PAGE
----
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Microphone Month 5

Fender ’65 Deluxe Reverb (Black) – Guitar of the Day

Again we are breaking out of our “guitar-only” mold to present a superlative amplifier. In this case it’s the venerable Fender Deluxe Reverb 1965 Reissue. There has been a Deluxe amp in the Fender catalog since 1945, when it was first introduced as the 1×10 K&F Model 26, though even then everyone just called it the “Deluxe.” By 1948, the amp got Fender’s now-cherished tweed covering and with a 12-inch speaker, to boot. The “Wide Panel” Deluxe was introduced in 1954, followed by the “Narrow Panel” version in 1955 and that lasted until 1960, after which the whole Fender line got new cosmetics in the form of brown Tolex covering and a brown control panel, which now featured tremolo. You might say that perfection arrived with the addition of reverb, along with the move (on all Fender amps) to black Tolex with black control panels. If you had to pick the “perfect” Deluxe Reverb, most “in-the-know” would say the 1965 model is it!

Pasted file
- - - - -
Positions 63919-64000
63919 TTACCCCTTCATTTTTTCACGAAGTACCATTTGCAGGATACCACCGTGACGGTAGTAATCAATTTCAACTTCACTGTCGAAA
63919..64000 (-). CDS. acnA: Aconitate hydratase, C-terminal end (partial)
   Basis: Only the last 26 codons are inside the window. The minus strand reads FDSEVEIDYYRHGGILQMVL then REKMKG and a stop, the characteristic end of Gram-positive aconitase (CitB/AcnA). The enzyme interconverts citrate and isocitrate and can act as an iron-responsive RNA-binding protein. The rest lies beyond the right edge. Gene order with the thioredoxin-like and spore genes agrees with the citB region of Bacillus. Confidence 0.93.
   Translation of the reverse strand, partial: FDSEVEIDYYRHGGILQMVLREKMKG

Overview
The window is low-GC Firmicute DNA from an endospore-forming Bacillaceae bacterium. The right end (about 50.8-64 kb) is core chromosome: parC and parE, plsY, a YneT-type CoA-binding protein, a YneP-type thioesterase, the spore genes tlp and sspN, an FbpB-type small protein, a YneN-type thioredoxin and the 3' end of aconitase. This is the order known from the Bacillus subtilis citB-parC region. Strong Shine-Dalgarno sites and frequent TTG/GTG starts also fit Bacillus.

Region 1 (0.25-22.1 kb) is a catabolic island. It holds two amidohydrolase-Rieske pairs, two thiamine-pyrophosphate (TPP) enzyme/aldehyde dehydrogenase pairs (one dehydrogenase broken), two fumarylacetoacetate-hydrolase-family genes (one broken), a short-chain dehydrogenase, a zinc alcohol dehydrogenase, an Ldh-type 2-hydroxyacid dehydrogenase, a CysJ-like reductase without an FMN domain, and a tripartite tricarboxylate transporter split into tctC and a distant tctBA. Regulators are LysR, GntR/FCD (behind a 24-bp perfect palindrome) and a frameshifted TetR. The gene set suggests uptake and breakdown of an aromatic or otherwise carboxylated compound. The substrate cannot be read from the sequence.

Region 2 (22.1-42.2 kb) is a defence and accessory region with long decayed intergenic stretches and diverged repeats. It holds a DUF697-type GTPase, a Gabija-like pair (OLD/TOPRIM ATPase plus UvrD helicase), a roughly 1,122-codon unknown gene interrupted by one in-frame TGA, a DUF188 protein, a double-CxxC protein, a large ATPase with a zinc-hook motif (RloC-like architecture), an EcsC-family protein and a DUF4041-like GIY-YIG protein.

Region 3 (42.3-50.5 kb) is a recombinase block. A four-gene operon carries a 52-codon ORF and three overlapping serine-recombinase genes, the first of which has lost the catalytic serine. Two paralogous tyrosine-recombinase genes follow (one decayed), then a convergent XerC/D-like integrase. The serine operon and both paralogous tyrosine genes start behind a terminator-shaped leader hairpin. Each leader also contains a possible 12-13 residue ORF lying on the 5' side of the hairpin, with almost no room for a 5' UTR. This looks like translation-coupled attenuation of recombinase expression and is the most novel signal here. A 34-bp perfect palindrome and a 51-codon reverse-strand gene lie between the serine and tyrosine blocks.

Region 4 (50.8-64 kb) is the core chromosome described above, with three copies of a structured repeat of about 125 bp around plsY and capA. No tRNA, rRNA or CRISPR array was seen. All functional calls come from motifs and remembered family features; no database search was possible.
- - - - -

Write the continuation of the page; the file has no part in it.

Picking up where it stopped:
The Normal Channel had two inputs, a volume, bass, and treble control – nice and straightahead. The Vibrato Channel was slightly brighter and had the same two inputs, and volume, bass, and treble controls along with speed and intensity (depth) controls for the vibrato effect and finally a separate reverb control, which adjusted how much reverb was applied to the Vibrato Channel. Rated at 20 watts, the Deluxe delivered almost exactly the same sound as the larger Fenders (like the Twin Reverb), but with less overall volume. It wasn’t long before guitar players realized that pushing a 20-watt amp hard produced a great overdrive. The all-tube ’65 Deluxe Reverb Reissue adds an extra two watts, but otherwise it’s almost exactly the same amp and it sounds fantastic with either single-coil or humbucking pickups. As more musicians are becoming aware of how important it is to keep high volume levels from significantly damaging hearing, the Deluxe is a perfect choice for small venues and studio work. For larger venues, just mic it up. Don’t pay thousands for a real ’65 with a questionable history – get this reissue and enjoy the peace of mind that comes with owning a brand new amp that just sounds like it’s been playing clubs and honky-tonks for 40+ years!

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